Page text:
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Perceptions of Harmfulness of Heated Tobacco Products Compared to Combustible Cigarettes among Adult Smokers in Japan: Findings from the 2018 ITC Japan Survey

Survey Methods of the 2018 International Tobacco Control (ITC) Japan Survey

Department of Statistics and Actuarial Science, University of Waterloo, Waterloo, ON N2L 3G1, Canada
Department of Psychology, University of Waterloo, Waterloo, ON N2L 3G1, Canada
Division of Tobacco Policy Research, National Cancer Center Japan, 5-1-1 Tsukiji, Chuo-ku, Tokyo 104-0045, Japan
Japan Cancer Society, 13th Floor, Yurakucho Center Bldg. 2-5-1, Yurakucho, Chiyoda-ku, Tokyo 100-0006, Japan
School of Public Health and Health Systems, University of Waterloo, 200 University Ave W., Waterloo, ON N2L 3G1, Canada
Ontario Institute for Cancer Research, 661 University Ave Suite 510, Toronto, ON M5G 0A3, Canada
Author to whom correspondence should be addressed.
Int. J. Environ. Res. Public Health 2020, 17(7), 2598;
Received: 13 March 2020 / Revised: 2 April 2020 / Accepted: 7 April 2020 / Published: 10 April 2020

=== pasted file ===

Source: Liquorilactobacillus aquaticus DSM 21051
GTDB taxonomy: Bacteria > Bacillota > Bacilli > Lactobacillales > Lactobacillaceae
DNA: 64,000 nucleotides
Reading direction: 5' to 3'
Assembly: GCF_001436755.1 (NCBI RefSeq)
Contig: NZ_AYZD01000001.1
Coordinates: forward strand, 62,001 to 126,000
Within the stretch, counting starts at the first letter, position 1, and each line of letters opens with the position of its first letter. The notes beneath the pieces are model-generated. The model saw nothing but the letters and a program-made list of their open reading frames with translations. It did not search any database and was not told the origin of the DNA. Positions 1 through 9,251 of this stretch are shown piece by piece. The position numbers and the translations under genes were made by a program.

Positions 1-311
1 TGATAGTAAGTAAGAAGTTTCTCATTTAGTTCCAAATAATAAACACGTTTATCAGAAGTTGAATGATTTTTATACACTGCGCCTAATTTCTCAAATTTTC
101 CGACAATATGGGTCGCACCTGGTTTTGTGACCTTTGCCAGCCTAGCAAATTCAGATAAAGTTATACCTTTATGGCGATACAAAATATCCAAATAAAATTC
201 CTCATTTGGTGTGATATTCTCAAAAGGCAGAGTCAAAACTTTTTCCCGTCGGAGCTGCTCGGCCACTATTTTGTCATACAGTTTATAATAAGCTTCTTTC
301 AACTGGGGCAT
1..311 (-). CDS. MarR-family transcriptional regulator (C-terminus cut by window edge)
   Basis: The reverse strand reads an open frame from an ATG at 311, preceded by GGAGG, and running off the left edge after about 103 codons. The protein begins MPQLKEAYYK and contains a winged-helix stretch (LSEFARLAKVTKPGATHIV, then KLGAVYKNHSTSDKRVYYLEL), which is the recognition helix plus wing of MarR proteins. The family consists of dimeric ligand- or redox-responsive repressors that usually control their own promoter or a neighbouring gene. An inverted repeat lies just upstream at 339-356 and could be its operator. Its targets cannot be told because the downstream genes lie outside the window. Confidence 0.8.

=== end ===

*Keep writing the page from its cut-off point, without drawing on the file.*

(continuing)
This paper describes the methods of the Wave 1 (2018) International Tobacco Control (ITC) Japan Survey. The respondents were adults aged 20 years and older in one of four user groups: (1) cigarette-only smokers who smoked at least monthly and used heated tobacco products (HTPs) not at all or less than weekly, (2) HTP-only users who used HTPs at least weekly and smoked cigarettes not at all or less than monthly, (3) cigarette-HTP dual users who smoked at least monthly and used HTPs at least weekly, and (4) non-users who had never smoked or who smoked less than monthly and used HTPs less than weekly. Eligible respondents were recruited by a commercial survey firm from its online panel. Respondents were allocated proportionally to sample strata based on demographic, geographic, and user type specifications benchmarked to a national reference. Survey weights, accounting for smoking/HTP use status, sex, age, education, and geography, were calibrated to benchmarks from a nationally representative survey in Japan. Response rate was 45.1% and cooperation rate was 96.3%. The total sample size was 4615 (3288 cigarette smokers, 164 exclusive HTP users, 549 cigarette-HTP dual users, and 614 non-users). The 2018 ITC Japan Survey sampling design and survey data collection methods will allow analyses to examine prospectively the use of cigarettes and HTPs in Japan and factors associated with the use of both products and of transitions between them.